Steps to Buying a Used Car
in search of a reliable and affordable used car, truck, or SUV? Major World is proud to be home to an extensive inventory of over 1,000 pre-owned vehicles and we’re dedicated to helping you find the best choice for your budget and needs. Learn about the steps to buying a used car so you know you’re getting the right vehicle for the right price, then read our blog on which questions to ask before you buy a new car!
Know your budget and stick to it: First up on our list is a fairly simple suggestion. Most people who are looking for a used vehicle are doing so because it is a much more affordable option than new models. This means that you likely have a budget you can afford, and so before you begin to look at any vehicle, you need to know how much you can comfortably spend on one. We suggest you be modest with your budget and save some money for any repairs or maintenance down the line. It’s also important to figure out if you want to pay by cash or opt for outside or in-house financing.
Choose the vehicle that’s right for you: Once you have a budget, now it’s time to start looking at available pre-owned vehicles that you can comfortably afford. But, what do you need the vehicle for? Will you need a truck for work purposes? Perhaps an SUV or minivan to haul the kids to and from school? Or, maybe you just need a simple sedan that can get you from your home to your job every day. Whatever the case may be, know what you need, and find a car that suits those needs.
Find the ownership costs of the vehicle: No matter what used car you get, and no matter what model year it’s from, it will have some wear and tear and could lead to costly maintenance in the future. So, it’s smart to take a look at resources like Kelley Blue Book to see how much a vehicle could cost you over the span of a handful of years. Factor this into your decision on which car best suits your needs and budget.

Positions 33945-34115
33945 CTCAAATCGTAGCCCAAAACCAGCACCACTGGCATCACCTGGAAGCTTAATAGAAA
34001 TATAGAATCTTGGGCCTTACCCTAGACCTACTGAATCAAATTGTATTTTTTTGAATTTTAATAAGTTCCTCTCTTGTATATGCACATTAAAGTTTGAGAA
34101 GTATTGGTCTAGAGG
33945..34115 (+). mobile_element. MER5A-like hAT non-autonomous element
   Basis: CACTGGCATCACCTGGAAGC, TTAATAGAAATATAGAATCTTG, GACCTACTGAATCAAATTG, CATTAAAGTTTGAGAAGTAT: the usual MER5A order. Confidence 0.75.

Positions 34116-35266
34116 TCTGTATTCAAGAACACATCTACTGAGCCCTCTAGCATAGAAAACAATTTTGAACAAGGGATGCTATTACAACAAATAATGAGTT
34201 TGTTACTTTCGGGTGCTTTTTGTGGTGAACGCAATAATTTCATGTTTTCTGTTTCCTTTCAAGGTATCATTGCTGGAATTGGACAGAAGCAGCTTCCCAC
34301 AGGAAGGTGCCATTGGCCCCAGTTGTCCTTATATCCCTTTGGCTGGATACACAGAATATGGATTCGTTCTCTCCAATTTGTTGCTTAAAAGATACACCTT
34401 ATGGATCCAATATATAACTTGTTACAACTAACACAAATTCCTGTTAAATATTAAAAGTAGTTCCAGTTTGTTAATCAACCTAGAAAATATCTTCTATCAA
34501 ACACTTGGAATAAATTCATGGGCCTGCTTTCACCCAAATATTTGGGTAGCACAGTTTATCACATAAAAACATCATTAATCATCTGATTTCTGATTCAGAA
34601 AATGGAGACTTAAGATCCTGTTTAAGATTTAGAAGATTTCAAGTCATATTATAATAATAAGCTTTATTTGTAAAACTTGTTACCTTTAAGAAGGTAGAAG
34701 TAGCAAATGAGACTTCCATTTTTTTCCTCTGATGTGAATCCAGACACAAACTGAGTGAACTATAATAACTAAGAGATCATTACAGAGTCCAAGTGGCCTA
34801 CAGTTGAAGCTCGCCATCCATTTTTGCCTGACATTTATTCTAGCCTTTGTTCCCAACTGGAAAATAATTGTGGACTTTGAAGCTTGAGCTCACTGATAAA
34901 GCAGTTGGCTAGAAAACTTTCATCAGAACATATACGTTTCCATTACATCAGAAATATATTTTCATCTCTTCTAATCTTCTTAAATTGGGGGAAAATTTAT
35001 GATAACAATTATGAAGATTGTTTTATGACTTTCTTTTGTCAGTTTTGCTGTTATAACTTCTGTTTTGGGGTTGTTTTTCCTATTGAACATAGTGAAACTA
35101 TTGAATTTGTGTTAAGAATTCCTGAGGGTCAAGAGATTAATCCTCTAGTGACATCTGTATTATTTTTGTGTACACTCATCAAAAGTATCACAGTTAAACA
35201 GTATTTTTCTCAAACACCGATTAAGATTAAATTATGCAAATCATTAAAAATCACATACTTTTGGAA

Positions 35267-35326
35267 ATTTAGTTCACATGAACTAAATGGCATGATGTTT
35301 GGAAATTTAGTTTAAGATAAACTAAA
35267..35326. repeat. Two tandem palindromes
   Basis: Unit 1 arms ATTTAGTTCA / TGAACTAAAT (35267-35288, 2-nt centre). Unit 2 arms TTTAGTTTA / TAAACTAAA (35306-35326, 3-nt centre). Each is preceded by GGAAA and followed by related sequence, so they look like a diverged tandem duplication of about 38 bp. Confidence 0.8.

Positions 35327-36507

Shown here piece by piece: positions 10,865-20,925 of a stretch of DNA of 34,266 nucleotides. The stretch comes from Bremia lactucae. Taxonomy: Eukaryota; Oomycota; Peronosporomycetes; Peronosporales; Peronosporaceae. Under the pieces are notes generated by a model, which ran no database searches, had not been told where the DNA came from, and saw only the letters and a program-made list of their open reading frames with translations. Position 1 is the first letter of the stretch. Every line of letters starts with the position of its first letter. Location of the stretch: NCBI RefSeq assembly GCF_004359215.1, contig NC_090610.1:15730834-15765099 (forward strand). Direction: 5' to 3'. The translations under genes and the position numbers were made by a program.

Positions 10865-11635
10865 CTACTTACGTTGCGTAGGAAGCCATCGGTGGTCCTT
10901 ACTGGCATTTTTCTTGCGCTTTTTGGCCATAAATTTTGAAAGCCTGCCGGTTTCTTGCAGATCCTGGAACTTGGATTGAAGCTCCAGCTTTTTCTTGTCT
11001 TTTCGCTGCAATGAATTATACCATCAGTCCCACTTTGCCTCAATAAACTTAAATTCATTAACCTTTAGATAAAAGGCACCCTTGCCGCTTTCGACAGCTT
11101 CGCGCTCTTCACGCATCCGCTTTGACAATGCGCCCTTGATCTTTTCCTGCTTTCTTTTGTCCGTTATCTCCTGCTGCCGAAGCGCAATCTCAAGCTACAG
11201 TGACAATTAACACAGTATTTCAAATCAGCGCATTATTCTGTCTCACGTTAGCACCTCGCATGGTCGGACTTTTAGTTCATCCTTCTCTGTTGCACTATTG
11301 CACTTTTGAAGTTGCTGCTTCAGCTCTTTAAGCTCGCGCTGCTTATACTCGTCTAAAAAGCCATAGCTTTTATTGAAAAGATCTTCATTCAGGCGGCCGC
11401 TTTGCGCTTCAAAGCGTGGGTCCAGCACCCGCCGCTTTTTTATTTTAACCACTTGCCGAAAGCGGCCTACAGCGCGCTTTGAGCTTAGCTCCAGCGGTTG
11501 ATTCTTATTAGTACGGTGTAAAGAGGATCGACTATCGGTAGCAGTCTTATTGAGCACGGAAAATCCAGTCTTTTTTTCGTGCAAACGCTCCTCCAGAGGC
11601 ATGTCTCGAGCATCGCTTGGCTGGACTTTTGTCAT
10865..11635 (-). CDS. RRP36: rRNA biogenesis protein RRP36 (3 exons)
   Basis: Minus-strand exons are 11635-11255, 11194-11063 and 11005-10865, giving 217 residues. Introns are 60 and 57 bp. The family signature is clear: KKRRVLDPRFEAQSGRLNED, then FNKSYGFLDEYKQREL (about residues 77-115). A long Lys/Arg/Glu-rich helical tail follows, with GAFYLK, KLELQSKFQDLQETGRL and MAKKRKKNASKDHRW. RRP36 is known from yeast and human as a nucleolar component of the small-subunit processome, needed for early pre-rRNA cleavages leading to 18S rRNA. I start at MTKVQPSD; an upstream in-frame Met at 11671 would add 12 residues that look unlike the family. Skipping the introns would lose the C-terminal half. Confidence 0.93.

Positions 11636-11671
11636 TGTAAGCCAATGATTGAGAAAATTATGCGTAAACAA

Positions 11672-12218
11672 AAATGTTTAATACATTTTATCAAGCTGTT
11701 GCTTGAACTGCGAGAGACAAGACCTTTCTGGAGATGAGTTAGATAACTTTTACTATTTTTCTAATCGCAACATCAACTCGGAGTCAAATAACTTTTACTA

Learn the vehicle’s history: When buying a used vehicle, it’s always smart to know who was driving the car and how they were using it. Use resources like Carfax to try and get the history report of the vehicle you’ve had your eye on. A vehicle’s history can let you know whether or not it’s even worth buying in the first place.
Used car dealers: Play by the rules or pay the price
It requires used car dealers to post a Buyers Guide on cars they offer for sale. The Guide gives customers important warranty and other information to help them make an informed buying decision.
Buyers Guide must tell you:
whether the vehicle is being sold “as is” or with a warranty
what percentage of the repair costs a dealer will pay under the warranty
that spoken promises are difficult to enforce
to get all promises in writing
to keep the Buyers Guide for reference after the sale
the major mechanical and electrical systems on the car, including some of the major problems you should look out for